Superfund sites typically contain complex mixtures of pollutants including chlorinated hydrocarbons, metals, and other toxic organic and inorganic compounds. Remediation of these sites results in some exposure of the surrounding population to airborne soil dust contaminated with hazardous substances or PM emitted from the treatment devices. Our researchers have shown EPFRs are present in at least some contaminated Superfund soils and formed in high concentration during incineration and thermal treatment of hazardous substances. These PM-associated EPFRs exist for days in the atmosphere and may continually form in contaminated soils. Once inhaled, they initiate and participate in catalytic chain cycles generating ROS and persist in biological media long enough to lead to pulmonary and cardiovascular damage. Since our discovery of EPFRs associated with Superfund sites is relatively recent, little is known about their mechanisms of toxicity. The toxic responses are thought to be mediated through the generation of reactive oxygen species (ROS), with several studies implicating the P450 system in this process. The goal of this study is to examine the roles of the P450 and HO-1 systems in the response to EPFR exposure within an organism. The hypothesis being addressed is that EPFRs associated with ultrafine particles (1) directly inhibit cytochrome P450-mediated activities, (2) decrease the expression of several P450 enzymes and increase the expression of ROS-protective enzymes (such as HO-1), and (3) alter P450-dependent ROS production. We will determine if decrease in P450 expression is the result of a ROS-mediated alteration in NFkB expression, where NFkB activation leads to decreases in P450 and increases in HO-1 expression that serve to limit oxidative damage in exposed tissues. Taken together, these studies are expected to provide novel information regarding how the P450 and HO-1 systems respond to EPFR exposure and affect EPFR-mediated toxicity.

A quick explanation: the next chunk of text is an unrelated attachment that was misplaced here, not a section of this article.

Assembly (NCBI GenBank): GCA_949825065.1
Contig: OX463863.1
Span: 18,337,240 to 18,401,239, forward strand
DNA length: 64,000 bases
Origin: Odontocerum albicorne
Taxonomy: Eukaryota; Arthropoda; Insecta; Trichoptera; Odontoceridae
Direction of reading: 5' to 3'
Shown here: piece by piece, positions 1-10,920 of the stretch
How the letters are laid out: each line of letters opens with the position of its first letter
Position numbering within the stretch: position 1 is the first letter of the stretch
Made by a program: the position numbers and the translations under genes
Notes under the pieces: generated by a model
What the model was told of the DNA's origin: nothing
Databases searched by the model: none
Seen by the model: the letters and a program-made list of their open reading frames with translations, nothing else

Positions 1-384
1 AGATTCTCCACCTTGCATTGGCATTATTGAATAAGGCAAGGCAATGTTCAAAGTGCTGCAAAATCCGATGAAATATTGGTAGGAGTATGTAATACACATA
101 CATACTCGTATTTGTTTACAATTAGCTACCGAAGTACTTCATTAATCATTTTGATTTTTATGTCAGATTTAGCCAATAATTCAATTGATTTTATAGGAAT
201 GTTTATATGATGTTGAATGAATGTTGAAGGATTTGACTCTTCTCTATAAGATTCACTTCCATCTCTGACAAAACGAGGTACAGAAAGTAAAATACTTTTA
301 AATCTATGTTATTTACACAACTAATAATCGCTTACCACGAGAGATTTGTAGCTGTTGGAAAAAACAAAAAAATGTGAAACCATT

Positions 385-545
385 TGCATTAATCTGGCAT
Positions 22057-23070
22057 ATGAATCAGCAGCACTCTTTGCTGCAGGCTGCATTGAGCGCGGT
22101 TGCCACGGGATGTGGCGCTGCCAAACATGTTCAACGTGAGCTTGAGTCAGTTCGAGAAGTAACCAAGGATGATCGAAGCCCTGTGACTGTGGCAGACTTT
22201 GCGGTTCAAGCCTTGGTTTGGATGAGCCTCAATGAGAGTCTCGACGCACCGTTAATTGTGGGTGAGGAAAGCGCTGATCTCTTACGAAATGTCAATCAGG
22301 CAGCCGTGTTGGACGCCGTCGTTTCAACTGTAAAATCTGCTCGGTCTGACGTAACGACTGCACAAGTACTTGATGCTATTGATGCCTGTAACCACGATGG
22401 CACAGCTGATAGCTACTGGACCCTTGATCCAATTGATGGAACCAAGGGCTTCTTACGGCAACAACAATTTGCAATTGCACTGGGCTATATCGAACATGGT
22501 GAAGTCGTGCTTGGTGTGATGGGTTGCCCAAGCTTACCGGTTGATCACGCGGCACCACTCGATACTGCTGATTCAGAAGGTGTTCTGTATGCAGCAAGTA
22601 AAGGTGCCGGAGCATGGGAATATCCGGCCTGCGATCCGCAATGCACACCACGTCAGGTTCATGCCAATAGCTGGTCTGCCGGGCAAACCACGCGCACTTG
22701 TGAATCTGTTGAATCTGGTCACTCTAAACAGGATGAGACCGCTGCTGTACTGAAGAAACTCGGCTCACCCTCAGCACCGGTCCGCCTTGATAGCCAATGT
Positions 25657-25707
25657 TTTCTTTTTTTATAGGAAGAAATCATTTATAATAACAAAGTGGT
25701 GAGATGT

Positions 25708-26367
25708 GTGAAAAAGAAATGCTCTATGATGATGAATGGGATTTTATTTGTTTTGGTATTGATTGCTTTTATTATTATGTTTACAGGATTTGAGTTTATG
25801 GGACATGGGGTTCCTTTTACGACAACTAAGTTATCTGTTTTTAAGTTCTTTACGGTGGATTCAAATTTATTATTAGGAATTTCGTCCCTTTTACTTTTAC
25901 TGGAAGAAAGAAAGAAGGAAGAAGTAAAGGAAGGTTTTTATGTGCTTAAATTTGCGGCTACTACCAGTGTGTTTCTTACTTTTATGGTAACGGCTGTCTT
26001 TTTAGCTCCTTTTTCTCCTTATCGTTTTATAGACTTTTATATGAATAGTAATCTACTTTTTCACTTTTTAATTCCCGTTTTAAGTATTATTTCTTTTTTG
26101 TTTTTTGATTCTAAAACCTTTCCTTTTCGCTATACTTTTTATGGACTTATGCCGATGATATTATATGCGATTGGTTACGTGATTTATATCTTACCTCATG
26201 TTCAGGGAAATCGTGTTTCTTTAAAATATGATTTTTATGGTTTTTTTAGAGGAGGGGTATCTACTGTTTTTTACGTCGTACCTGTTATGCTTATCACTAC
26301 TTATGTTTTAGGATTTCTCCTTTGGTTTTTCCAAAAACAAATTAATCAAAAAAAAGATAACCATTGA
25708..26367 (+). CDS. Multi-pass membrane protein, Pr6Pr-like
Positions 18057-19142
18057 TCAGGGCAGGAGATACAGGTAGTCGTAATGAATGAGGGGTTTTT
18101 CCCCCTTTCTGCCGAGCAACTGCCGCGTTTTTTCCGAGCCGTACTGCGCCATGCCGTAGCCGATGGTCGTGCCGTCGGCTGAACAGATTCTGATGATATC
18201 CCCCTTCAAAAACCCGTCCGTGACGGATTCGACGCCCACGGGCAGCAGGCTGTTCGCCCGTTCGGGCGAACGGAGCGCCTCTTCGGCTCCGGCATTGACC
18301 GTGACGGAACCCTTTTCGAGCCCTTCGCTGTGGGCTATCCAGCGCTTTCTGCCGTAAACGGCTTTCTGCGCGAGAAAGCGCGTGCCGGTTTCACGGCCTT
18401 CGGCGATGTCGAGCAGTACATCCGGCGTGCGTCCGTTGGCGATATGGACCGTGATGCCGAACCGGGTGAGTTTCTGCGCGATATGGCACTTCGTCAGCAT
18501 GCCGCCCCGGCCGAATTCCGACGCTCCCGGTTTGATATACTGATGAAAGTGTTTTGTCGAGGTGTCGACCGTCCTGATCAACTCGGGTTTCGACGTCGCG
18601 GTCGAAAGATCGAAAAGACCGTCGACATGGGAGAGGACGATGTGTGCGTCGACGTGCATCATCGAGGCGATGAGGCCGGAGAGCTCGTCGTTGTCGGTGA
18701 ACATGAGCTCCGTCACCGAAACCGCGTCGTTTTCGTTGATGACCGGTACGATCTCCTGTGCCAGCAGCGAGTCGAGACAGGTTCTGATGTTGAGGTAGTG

Public Health Relevance

Significant correlations between pulmonary and cardiovascular toxicity are associated with increased levels of airborne PM. Contaminated Superfund soils and PM emissions from thermal treatment of hazardous substance are especially toxic because they contain EPFRs of aromatic chlorinated hydrocarbons capable of generating reactive oxygen species. The goal of this study is to determine how drug and pollutant metabolism is affected by EPFR exposure, and to determine the mechanism of toxicity by these substances.

Agency
National Institute of Health (NIH)
Institute
National Institute of Environmental Health Sciences (NIEHS)
Type
Hazardous Substances Basic Research Grants Program (NIEHS) (P42)
Project #
5P42ES013648-05
Application #
8451495
Study Section
Special Emphasis Panel (ZES1-SET-V)
Project Start
Project End
Budget Start
2013-04-01
Budget End
2014-03-31
Support Year
5
Fiscal Year
2013
Total Cost
$207,210
Indirect Cost
Name
Louisiana State University A&M Col Baton Rouge
Department
Type
DUNS #
075050765
City
Baton Rouge
State
LA
Country
United States
Zip Code
70803
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